What Is Life Insurance?
Life insurance is a contract between an insurer and a policyholder. A life insurance policy guarantees the insurer pays a sum of money to named beneficiaries when the insured policyholder passes, in exchange for the premiums paid by the policyholder during their lifetime.
- For the contract to be enforceable, the life insurance application must accurately disclose the insured’s past and current health conditions and high-risk activities.
- For a life insurance policy to remain in force, the policyholder must pay a single premium up front or pay regular premiums over time.
- When the insured passes, the policy’s named beneficiaries will receive the death benefits.
- Term life insurance policies expire after a certain number of years. Permanent life insurance policies remain active until the insured passes, stops paying premiums, or surrenders the policy.
- Although companies are regulated, it’s wise to choose a company that is reputable and stable.
Who Should Buy Life Insurance?
Life insurance provides financial support to surviving dependents or other beneficiaries after the death of an insured. Here are some examples of people who may need life insurance:
- Parents with minor children—If a parent passes, the loss of their income or caregiving skills could create a financial hardship. Life insurance can make sure the kids will have the financial resources they need until they can support themselves.
- Adults who own property together – Married or not, if the death of one adult would mean that the other could no longer afford loan payments, upkeep, and taxes on the property, life insurance may be a good idea. An example would be an engaged couple who took out a joint mortgage to buy their first house.
- Elderly parents who want to leave money to adult children who provide their care—Many adult children sacrifice by taking time off work to care for an elderly parent who needs help. This help may also include direct financial support. Life insurance can help reimburse the adult child’s costs when the parent passes away.
- Young adults who want to lock in low rates—Guaranteed future insurability! The younger and healthier you are, the lower your insurance premiums. A 20-something adult might buy a policy even without having dependents if there is an expectation to have them in the future.
- Wealthy families who expect to owe estate taxes—Life insurance can provide funds to cover the taxes and keep the full value of the estate intact.
- Businesses with key employees—If the death of a key employee, such as a CEO, would create a severe financial hardship for a firm, that firm may have an insurable interest that will allow it to purchase a life insurance policy on that employee.
- Married pensioners—Instead of choosing between a pension payout that offers a spousal benefit and one that doesn’t, pensioners can choose to accept their full pension and use some of the money to buy life insurance to benefit their spouse or dependents. This strategy is called pension maximization.
How Life Insurance Works
A life insurance policy has two main components—a death benefit and a premium. Term life insurance has these two components, but permanent or whole life insurance policies also have a cash value component.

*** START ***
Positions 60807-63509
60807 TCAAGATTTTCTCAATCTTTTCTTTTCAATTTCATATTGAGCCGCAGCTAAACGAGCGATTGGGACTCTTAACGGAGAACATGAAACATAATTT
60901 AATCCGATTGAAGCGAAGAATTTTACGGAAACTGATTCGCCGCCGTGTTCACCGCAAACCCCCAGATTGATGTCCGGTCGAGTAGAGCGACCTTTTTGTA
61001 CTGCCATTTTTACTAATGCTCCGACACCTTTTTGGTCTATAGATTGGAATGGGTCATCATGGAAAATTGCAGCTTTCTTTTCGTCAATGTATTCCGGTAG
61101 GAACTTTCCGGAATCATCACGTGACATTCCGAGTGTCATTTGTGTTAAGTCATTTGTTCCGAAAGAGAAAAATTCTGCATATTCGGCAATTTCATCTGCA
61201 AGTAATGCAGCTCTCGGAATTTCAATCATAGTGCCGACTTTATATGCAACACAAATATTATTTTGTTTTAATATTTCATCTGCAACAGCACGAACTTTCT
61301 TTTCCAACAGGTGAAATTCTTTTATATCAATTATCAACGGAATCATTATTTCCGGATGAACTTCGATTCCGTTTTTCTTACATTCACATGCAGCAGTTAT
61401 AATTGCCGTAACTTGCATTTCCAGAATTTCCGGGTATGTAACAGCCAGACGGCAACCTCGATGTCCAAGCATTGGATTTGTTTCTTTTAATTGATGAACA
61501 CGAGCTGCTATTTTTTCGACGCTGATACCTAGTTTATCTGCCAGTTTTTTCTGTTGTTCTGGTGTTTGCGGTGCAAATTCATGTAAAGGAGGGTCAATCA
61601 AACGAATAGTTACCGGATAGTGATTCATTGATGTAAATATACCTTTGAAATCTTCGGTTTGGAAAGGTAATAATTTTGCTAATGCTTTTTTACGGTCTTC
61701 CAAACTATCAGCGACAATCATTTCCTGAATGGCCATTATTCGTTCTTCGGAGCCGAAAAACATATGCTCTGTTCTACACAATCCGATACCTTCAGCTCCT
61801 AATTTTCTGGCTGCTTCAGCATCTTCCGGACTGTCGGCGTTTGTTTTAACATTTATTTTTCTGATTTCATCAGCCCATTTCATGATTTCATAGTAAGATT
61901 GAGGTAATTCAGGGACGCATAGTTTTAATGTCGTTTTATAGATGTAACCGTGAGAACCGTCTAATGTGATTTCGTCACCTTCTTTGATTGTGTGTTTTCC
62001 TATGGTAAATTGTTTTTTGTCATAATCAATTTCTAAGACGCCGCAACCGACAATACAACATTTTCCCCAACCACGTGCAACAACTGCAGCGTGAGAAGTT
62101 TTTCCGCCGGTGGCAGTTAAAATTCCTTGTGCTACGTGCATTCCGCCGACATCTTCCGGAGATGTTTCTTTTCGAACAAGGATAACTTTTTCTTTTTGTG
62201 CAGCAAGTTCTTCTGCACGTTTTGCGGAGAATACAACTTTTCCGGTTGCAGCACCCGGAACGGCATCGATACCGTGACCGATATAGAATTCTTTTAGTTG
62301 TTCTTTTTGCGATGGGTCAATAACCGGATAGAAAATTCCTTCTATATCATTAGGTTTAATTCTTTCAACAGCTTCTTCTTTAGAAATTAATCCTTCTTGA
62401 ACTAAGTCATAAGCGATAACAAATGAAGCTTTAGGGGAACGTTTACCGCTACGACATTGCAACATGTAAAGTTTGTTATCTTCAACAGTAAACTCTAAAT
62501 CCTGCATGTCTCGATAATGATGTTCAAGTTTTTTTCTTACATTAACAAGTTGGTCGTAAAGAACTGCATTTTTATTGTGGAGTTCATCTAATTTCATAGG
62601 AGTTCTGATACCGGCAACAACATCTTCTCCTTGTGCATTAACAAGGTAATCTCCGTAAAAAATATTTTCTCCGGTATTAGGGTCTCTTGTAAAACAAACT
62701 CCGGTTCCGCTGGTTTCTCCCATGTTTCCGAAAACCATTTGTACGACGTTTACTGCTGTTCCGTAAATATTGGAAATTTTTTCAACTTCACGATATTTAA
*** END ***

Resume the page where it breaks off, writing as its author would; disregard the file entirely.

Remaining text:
- Death Benefit—The death benefit is the amount of money the insurance company guarantees to the beneficiaries in the policy when the insured passes. The insured might be a parent, and the beneficiaries might be their children, for example. The insured will choose the desired death benefit amount based on the beneficiaries’ estimated future needs. The insurance company will determine whether there is an insurable interest and if the proposed insured qualifies for the coverage based on the company’s underwriting requirements related to age, health, and any hazardous activities in which the proposed insured participates.
- Premium—Premiums are the money the policyholder pays for insurance. The insurer must pay the death benefit when the insured passes if the policyholder pays the premiums as required, and premiums are determined in part by how likely it is that the insurer will have to pay the policy’s death benefit based on the insured’s life expectancy. Factors that influence life expectancy include the insured’s age, gender, medical history, occupational hazards, and high-risk hobbies. Part of the premium also goes toward the insurance company’s operating expenses. Premiums are higher on policies with larger death benefits, individuals who are higher risk, and permanent policies that accumulate cash value.
- Cash Value—The cash value of permanent life insurance serves two purposes. It is a savings account that the policy owner can use during the life of the insured; the cash accumulates on a tax-deferred basis. Some policies may have restrictions on withdrawals depending on how the money is to be used. For example, the policyholder might take out a loan against the policy’s cash value and have to pay interest on the loan principal. The policyholder can also use the cash value for various purposes such as supplementing their retirement income or paying for college tuition.
When you take care of your life, it’s easy to protect your loved ones. With Aspen Creek Financial, you can find a life insurance plan that fits your lifestyle. Contact us for a free assessment and we can find you the perfect fit.
If you would like more information on the different types of life insurance policies in the marketplace and to have a discussion about which one is the best fit for your situation, please contact our office at firstname.lastname@example.org or 888-937-1937.